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The Courage of Learning

Augustana Magazine, Spring 2005

Steven C. Bahls, President of Augustana College

My wife, Jane, and I are fans of chamber music. While visiting Passau, Germany, this past summer, we had the opportunity to attend a concert by the Passau Chamber Orchestra. The performance took place along the banks of the Danube River in Passau's historic city hall, a building that dates back to 1393.

We had been invited to meet the conductor after the concert. As we were chatting, a young violinist introduced herself, having overheard enough to deduce we were Americans. She said she was from Rock Island, Illinois, and asked where we were from. You can imagine our surprise when we learned the violinist was Kristina Wallig, a junior at Augustana College!

Kristina had been taking part in a foreign study program at the University of Passau during my first year at Augustana, so this was our first chance to meet- and what a memorable meeting it was, so far from home.

It takes courage to spend a year at a foreign university, taking classes from professors who don't teach in your native language. It takes even more courage to compete for a position in an ensemble like the Passau Chamber Orchestra. But I have found that Kristina is typical of so many members of the Augustana community. She has the courage to invest herself fully in all that she does. Since returning from Passau, she has helped to coordinate our new Presidential Debate Series, in which students and faculty come together to discuss issues of great importance to our society.

After a year at our college, I have been deeply impressed by how many members of our community have the same level of courage and commitment as Kristina Wallig. Just as she had the courage to take risks to invest in her education, many members of the Augustana community are courageous in their dedication to the College and its students.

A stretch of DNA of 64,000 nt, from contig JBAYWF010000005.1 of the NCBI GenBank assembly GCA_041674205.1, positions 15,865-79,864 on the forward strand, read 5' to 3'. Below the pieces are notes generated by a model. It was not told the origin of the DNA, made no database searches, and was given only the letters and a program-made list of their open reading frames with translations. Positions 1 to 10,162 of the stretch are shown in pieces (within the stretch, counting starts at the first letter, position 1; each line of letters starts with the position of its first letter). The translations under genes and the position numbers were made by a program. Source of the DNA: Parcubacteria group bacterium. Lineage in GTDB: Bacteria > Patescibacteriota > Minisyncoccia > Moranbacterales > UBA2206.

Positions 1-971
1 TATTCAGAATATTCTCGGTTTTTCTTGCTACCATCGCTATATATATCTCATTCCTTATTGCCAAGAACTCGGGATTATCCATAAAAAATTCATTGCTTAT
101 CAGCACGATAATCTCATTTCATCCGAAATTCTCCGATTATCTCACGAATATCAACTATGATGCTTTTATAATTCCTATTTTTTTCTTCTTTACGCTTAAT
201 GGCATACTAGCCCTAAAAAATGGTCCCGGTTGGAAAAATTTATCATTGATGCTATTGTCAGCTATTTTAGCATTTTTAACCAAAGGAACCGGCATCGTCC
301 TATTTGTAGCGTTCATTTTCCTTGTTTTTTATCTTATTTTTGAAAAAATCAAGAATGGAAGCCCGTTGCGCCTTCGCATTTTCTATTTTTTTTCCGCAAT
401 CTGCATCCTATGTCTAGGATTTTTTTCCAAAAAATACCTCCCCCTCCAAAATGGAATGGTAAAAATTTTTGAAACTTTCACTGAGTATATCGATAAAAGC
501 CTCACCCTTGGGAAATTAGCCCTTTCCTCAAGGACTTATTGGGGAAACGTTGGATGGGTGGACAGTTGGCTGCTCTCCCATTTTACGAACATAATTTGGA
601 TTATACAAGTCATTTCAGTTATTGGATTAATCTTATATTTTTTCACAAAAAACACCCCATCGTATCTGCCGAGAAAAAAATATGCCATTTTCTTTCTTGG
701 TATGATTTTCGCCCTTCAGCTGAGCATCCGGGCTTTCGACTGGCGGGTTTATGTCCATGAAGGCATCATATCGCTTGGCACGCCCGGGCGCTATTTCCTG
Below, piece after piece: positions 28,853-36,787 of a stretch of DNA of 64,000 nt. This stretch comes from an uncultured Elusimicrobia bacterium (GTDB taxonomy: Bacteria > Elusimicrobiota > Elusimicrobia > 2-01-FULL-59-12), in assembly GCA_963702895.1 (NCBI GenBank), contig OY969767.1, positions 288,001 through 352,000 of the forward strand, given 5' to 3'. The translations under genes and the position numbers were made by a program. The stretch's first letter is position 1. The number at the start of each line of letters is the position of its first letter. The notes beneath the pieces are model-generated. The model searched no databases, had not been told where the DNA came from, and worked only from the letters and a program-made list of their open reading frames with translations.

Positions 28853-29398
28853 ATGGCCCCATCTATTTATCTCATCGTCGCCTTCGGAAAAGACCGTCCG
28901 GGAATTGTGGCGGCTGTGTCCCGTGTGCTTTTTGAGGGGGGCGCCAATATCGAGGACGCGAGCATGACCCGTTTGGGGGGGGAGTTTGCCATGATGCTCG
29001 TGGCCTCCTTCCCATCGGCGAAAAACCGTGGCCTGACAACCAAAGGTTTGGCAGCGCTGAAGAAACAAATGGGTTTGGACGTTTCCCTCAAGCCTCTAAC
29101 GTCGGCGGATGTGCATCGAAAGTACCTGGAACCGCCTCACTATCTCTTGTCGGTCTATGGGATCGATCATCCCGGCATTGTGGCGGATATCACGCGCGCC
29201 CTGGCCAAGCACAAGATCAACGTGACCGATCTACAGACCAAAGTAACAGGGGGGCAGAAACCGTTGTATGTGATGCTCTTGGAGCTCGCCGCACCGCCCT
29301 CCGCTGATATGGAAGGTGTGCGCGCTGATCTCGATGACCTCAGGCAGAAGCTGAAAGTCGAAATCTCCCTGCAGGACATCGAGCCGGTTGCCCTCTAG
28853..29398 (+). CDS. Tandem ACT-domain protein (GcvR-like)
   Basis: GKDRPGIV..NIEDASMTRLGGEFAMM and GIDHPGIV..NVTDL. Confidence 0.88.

Our faculty members are more than just figures behind a podium; they have the courage and fortitude to actively serve as mentors for their students. In doing so, they form relationships with students that last long beyond graduation. And most students aren't content with just one major and involvement in just one activity. Most take full advantage of the many opportunities this college affords, and many augment their majors either by adding minors or doublemajoring. I've even met a few triple majors.

Augustana students are a community of doers, not spectators. They have more than two hundred programs and clubs to choose from, and most choose more than one. And they're not content to simply stick with those activities related to their major. They, like Kristina, step outside of their comfort zones. Science students sometimes dominate theatre productions. Business and education students enhance our choirs, bands and orchestra.

I believe students like Kristina Wallig bode well for our future. With her courage to step outside of her comfort zone and pursue excellence, she will become one of the many Augustana graduates who make important contributions to our world. In doing so, she will be sustained by the bold commitment not just of Augustana's faculty, but also those of its alumni and friends who have invested in the College on behalf of students like her.